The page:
Print Story The ring of truth
By TheophileEscargot (Fri Jul 20, 2007 at 11:50:37 PM EST) Reading, Watching, MLP, ODGF (all tags)
Reading: "The Fortress of Solitude". Watching. Ask HuSi: courses. ODGF. Web.

What I'm Reading
Finished The Fortress of Solitude by Jonathan Lethem. Novel about a boy growing up in Brooklyn in the late Seventies and early Eighties.

Pretty good, realistic-seeming but interesting. Avoids the dreariest clichés of the coming-of-age story. Very well written and keeps the attention.

Weakness: plot and structure didn't really seem to go anywhere. Comes to a kind of resolution, but a lot of stuff is left open. The magic ring plotline seemed a bit pointless, though I suppose it served a kind of purpose in showing that there's no way out.

Overall, seemed like a solid book, but nothing to really rave about.

Salon, NYTimes, Guardian review, review. Author article.

What I'm Watching
Have watched all 12 episodes of the Dresden Files now. Not bad. They don't have the long, tense plots of the books: there's a single plot to each episode, but they do match the mixed comic/dark tone of the books pretty well.

Not sure if there will be a second season: hasn't been an official decision yet, but apparently the ratings were disappointing.

Does seem a bit old-fashioned with the single linear plot per episode. You'd think they'd either go for a continuous storyline, or at least have a sub-plot per episode.

Now just have the second halves of Civilization and The Wire series 4 to go through. So could do with something light.

Ask HuSi
So there's the possibility of some training at work. Possibly just time for online training, possibly an actual course. Apart from Learning Tree and the Microsoft courses, does anyone know of any good courses or course providers?

Software development, advanced C# and ASP.NET, AJAX, that kind of thing.

So, for one week now have been cutting down on the food slightly. Have only used the Slim-Fast® products occasionally: substituted 5 meals for them, when the plan would call for 14. However I've also cut down on the sizes of lunchtime sandwiches, and have had smaller evening meals throughout the week.

Saturday July 14
Breakfast: Toast, piece cheese, HE noodles
Lunch: Lamb curry, rice with butter, crunch corner
Snacks: Mango
Supper: Ham sandwiches
Booze: 1 beer
Exercise: 5BX Chart 4 Level A+. Dumb-bells 3x10 all, plus light curls.

Sunday July 15
Breakfast: Slimfast shake
Lunch: Ham and tomato sandwiches
Snacks: Banana
Supper: Spanish duck, potatoes, veg. Choc cake with ice cream
Booze: 1/3 bottle wine, 2 beers, 1 whisky
Exercise: 5BX Chart 4 Level A+.

Monday July 16
Breakfast: Slimfast shake
Lunch: Pepper and cream cheese soup, small chicken sandwich
Supper: Chicken breast, potatoes, carrots, peas. WW choc vanilla dessert
Booze: None
Exercise: 5BX Chart 4 Level A+. 1.75 miles walking. Dumb-bells 3x10 light, heavy. Med 3x1 with heavy weights

Tuesday July 17
Breakfast: Toast, ham, tomato, tiny piece cheese. Banana
Lunch: Smoked salmon and cream cheese bagel
Supper: Omelette, bread, tomato. WW eclair (81 kcal)
Snacks: Kiwi fruit, 3 plums
Booze: 1 whisky
Exercise: 5BX Chart 4 Level A+. 3.5 miles walking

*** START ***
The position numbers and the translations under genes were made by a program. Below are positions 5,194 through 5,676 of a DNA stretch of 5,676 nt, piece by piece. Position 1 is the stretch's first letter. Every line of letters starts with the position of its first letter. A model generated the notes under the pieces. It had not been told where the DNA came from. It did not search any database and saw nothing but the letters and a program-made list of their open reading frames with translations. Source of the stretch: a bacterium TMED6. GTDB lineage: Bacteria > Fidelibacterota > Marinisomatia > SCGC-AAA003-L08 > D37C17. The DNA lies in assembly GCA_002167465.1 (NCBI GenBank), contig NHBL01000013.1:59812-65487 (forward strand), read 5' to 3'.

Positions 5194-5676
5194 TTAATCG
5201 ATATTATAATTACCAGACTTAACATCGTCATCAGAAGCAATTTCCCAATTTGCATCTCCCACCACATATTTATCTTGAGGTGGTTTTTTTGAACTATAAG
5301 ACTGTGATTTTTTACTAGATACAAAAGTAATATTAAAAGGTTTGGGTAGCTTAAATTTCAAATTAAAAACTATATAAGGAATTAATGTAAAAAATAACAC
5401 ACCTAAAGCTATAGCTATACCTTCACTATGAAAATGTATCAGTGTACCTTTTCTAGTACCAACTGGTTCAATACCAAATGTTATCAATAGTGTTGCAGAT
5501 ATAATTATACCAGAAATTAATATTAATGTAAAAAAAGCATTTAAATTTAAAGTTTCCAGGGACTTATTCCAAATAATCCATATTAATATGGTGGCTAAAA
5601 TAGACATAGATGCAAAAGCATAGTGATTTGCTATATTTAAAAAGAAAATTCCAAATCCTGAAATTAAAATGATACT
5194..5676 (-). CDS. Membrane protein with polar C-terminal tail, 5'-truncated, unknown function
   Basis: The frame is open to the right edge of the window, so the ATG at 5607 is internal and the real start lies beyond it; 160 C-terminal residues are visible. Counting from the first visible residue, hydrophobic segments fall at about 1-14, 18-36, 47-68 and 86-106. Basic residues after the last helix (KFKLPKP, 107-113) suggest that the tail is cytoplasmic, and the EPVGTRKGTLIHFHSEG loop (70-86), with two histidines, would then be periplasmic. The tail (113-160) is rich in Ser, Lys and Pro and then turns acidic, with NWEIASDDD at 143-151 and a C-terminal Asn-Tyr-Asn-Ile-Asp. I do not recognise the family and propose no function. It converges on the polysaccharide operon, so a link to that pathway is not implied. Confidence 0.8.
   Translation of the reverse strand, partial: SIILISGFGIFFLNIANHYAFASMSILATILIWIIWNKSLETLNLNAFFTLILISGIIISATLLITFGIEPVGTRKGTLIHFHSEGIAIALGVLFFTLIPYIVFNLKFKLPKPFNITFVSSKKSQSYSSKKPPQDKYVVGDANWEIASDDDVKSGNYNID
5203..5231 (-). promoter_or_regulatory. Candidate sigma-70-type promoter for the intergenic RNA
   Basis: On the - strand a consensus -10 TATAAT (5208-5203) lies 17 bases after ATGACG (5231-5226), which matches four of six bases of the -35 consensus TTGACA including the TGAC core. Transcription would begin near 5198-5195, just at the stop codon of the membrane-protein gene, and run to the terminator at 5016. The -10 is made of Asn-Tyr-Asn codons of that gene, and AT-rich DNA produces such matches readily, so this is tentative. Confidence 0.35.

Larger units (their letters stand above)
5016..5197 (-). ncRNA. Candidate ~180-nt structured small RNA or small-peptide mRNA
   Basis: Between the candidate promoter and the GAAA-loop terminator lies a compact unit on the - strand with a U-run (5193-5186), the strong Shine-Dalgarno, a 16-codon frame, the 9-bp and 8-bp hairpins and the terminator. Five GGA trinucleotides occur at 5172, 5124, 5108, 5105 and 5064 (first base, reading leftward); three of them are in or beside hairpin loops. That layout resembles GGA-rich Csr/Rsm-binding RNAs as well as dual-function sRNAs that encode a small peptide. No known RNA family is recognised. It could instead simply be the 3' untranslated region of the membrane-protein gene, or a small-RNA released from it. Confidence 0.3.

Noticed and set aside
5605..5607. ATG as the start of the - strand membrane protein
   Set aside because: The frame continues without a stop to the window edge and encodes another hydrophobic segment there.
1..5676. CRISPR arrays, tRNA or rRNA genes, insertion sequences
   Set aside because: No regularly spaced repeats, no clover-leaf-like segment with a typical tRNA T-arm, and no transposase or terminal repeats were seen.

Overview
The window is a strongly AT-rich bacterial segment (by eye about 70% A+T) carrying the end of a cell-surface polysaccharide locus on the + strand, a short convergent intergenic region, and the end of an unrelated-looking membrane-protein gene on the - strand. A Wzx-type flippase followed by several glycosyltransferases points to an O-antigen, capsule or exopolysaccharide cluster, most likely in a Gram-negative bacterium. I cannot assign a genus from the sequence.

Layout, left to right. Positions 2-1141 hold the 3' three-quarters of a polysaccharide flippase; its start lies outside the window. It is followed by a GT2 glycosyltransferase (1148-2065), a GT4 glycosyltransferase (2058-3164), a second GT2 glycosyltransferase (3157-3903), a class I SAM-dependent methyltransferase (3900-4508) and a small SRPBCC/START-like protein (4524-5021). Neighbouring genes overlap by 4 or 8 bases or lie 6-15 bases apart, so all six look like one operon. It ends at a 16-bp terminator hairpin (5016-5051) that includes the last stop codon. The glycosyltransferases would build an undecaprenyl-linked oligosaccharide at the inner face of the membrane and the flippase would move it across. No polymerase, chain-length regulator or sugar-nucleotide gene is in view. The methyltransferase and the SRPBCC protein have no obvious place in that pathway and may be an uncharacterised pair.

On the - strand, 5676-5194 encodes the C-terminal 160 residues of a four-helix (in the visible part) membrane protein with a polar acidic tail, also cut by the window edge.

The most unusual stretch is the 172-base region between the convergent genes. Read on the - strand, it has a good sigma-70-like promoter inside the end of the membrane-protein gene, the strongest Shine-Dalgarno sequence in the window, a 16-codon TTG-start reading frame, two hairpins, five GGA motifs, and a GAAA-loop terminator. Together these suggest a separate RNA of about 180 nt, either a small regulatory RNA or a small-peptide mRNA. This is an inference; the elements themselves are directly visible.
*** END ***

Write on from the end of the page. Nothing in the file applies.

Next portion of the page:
Wednesday July 19
Breakfast: Slimfast meal replacement bar (210kcal)
Lunch: Small chicken sandwich, lentil and bacon soup
Supper: Chicken breast, potatoes, peas, carrots. WW choc vanilla dessert
Booze: 1 beer
Exercise: 5BX Chart 4 Level A+. 3.5 miles walking. Dumb-bells 3x10 all

Thursday July 20
Breakfast: Slimfast shake
Lunch: Small chicken sandwich
Supper: WW beef hotpot. 4 toast. Small piece cheese. WW eclair (81 kcal)
Snacks: 2 banana, 3 plums.
Booze: 1 beer
Exercise: 5BX Chart 4 Level A+. 3.5 miles walking

Friday July 21
Breakfast: Slimfast shake, banana
Lunch: Chicken wrap
Supper: Goulash, bread roll. HE corner.
Snacks: Another banana. 4 plums
Booze: 2 brandy
Exercise: 5BX Chart 4 Level A+. 1.75 miles walking .Dumb-bells 3x10 light, med. 3x20 heavy with med weights

Operation Don`t Get Fatter: Week 84

Early indications look promising with an apparent 2-pound loss. Some of that may be water though: felt pretty thirsty on weighday morning.

Japanese Pizza Hut has sausage roll and beefburger pizza. (Ad).

Children less likely to labour in countries with overseas trade.

Videos. Filipino prisoners reenact Thriller video. Let the bodies hit the floor. Jack Chick's Titanic.

Excellent comment on technological progress on Charles Stross' blog.

None of this will of course make any impact, since Charles Stross is a computer programmer, and programmers remain the absolute bottom of the food chain in the sciences and technology. A programmer doesn't actually know anything, and has never had any contact with the scientific method. If a programmer's code fails, he can just run it on a larger machine, or tell the end user it's going to take longer -- physicists or molecular biologists or materials scientists don't have the luxury of changing their basic constraints, but programmers do. A physicist can't just say, "Okay, let's change the constant of universal gravitation to 1/10 of its current value, then re-run the experiment." But programmers can indulge in this sort of technological onanism by fiddling and twiddling with either the hardware and the software until their kludgy crufty junk code runs at an almost-acceptable rate. For examples, see any version of Windows, or, for that matter any dependency-hell Linux upgrade.